Lisa Kleypas has created two of the most arresting self-made men in Romance today. Interestingly, she has created them about 200 years apart.
In Dreaming of You, Derek Craven was born to a prostitute in a sewer pipe in Georgian London and raised in a house of ill-repute. He clawed his way out of the gutter and into society by a variety of questionable means, including work as a resurrection man, gigolo and gambler. Now, he is the owner of the exclusive Craven’s gambling house and one of the wealthiest men in London. In the process of becoming a wealthy man, he has struggled to learn to read and to lose his cockney accent. When we meet him, he is still striving to shake his feelings of being apart, of not fitting in anywhere. No amount of wealth can satisfy him.
Derek Craven is a cockney upstart trying to fit into the silk-clad, fox-hunting, brandy-drinking, inter-marrying privileged society of the ton. He mixes freely with high society because he provides them with something they desire, but he is never really accepted and he never really feels a part of the environment in which he moves.
Hardy Cates was born in a trailer park in nowhere Texas to a weak mother and an abusive father. He left as soon as he could, taking a job as a roughneck on an oil rig. He parlayed the money and knowledge acquired working in the oil business into a successful oil recovery business. We first meet him as a boy in the small town of Welcome, Texas in Sugar Daddy, but when we meet him again in Blue-Eyed Devil, he is doing very well for himself, moving into a luxury apartment in a sought-after building, wearing Armani tuxedos and continuing to make even more lucrative deals.
Unlike Derek Craven, Hardy Cates has made himself at home in his new milieu. He is perfectly comfortable in his luxury high rise, mingles easily with the wealthy and near-wealthy in Houston, freely admits to his interior designer that his taste is terrible. In fact, he seems a lot more at ease with himself than does poor Derek.
But neither of these heroes feels entirely contented with his life until he meets his heroine.
For Derek Craven, the realization comes slowly as he accustoms himself to the role of husband.
In his private moments Derek acknowledged to himself that all Lily Raiford had ever claimed about marriage was true. The sheer convenience of it was stunning. His wife was always close at hand, her small presence gracing his home, her hand on his arm when they appeared in public, the lingering scent of her perfume haunting him sweetly when they were apart. He knew it would be impossible ever to tire of her, for she was as vital to him as the very air he breathed. And yet he felt himself to be an imposter with every husbandly kiss he placed on her forehead. It was as if he had been given a handsome suit of clothes that didn’t quite fit.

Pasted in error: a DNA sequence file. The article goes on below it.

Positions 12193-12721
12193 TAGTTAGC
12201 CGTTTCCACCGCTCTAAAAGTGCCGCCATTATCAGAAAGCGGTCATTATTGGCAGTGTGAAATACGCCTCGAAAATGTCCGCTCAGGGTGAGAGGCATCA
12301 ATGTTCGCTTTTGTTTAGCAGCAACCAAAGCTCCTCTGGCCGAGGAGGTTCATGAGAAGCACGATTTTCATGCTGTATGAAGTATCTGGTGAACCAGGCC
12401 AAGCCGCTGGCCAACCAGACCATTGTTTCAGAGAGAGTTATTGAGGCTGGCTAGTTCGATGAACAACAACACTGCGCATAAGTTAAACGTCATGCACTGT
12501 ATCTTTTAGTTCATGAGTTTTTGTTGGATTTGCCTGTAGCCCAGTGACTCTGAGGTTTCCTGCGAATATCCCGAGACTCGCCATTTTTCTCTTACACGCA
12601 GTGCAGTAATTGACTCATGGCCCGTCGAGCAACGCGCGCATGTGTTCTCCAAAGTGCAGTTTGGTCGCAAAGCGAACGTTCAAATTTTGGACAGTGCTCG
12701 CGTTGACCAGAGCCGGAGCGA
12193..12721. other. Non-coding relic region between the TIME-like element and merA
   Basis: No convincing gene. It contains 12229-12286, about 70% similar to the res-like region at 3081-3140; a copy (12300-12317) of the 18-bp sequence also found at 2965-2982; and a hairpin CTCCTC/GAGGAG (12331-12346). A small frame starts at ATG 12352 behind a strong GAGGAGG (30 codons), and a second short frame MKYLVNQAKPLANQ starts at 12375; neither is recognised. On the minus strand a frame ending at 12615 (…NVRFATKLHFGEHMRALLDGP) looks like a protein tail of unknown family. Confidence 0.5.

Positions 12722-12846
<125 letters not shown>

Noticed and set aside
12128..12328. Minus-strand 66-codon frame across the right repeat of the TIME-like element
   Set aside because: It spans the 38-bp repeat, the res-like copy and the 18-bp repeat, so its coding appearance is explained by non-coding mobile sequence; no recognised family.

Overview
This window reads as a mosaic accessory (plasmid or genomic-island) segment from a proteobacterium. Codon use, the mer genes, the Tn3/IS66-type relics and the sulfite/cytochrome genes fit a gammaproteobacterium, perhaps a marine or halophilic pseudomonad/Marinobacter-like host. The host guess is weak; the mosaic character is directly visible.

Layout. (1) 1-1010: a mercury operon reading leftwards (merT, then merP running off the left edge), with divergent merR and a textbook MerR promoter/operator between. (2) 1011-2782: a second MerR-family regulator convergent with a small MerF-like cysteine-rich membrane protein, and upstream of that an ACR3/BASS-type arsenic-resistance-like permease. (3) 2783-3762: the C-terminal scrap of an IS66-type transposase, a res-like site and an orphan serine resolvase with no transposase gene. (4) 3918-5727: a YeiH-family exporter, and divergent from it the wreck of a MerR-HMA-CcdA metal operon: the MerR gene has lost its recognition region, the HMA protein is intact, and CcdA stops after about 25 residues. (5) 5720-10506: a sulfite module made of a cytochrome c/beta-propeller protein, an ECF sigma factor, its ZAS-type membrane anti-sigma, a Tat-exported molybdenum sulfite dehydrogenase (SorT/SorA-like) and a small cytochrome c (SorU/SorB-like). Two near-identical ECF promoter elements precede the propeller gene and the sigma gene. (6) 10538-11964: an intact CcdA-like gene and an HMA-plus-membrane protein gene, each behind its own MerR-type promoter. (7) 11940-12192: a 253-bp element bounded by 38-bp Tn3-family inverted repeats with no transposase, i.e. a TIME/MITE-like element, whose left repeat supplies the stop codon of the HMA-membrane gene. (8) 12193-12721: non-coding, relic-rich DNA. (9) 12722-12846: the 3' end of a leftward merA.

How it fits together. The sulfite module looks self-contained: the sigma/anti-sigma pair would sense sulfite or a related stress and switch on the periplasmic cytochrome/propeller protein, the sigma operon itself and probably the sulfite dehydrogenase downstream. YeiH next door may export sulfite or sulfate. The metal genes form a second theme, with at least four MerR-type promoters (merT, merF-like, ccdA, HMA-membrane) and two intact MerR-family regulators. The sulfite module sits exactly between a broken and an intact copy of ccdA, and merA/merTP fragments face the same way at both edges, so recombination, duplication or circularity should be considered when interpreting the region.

It isn’t until after Derek loses and regains Sara and begets a daughter, that he starts feeling at home in his skin and content with his life.
Hardy Cates falls in love fast and completely with Haven Travis, the daughter of an extremely wealthy oilman. And, after struggling with his demons and his fear that he is not worthy of her, they finally become a couple. Once this happens, he is quicker to accept the role than Derek was.
“Ever since I can remember, I wanted to get somewhere, be someone. I’d see other sons of bitches who had it all – an expensive car, a big house, a beautiful woman. And I told myself, ’Fuck ’em. Someday I’ll have it all too, and I’ll be happy.’” His mouth twisted. “But the past couple of years, I finally got the things I wanted, and it wasn’t enough. I was still a miserable bastard. When I’m with you though… When I’m with you, I feel like I finally have what I need. I can relax and be happy.” He traced an idle pattern on my chest. “You slow me down.”
Lisa Kleypas has created two complex, covetable self-made men. They are as different from one another as they are from the society into which they have made their way. But they share one shining trait characteristic of the best Romance heroes. They are not complete without their heroines.
Myretta is the co-founder and current manager of The Republic of Pemberley, a pretty big Jane Austen web site. She is also a writer of Historical Romance. You can find her at her website, www.myrettarobens.com and on Twitter @Myretta.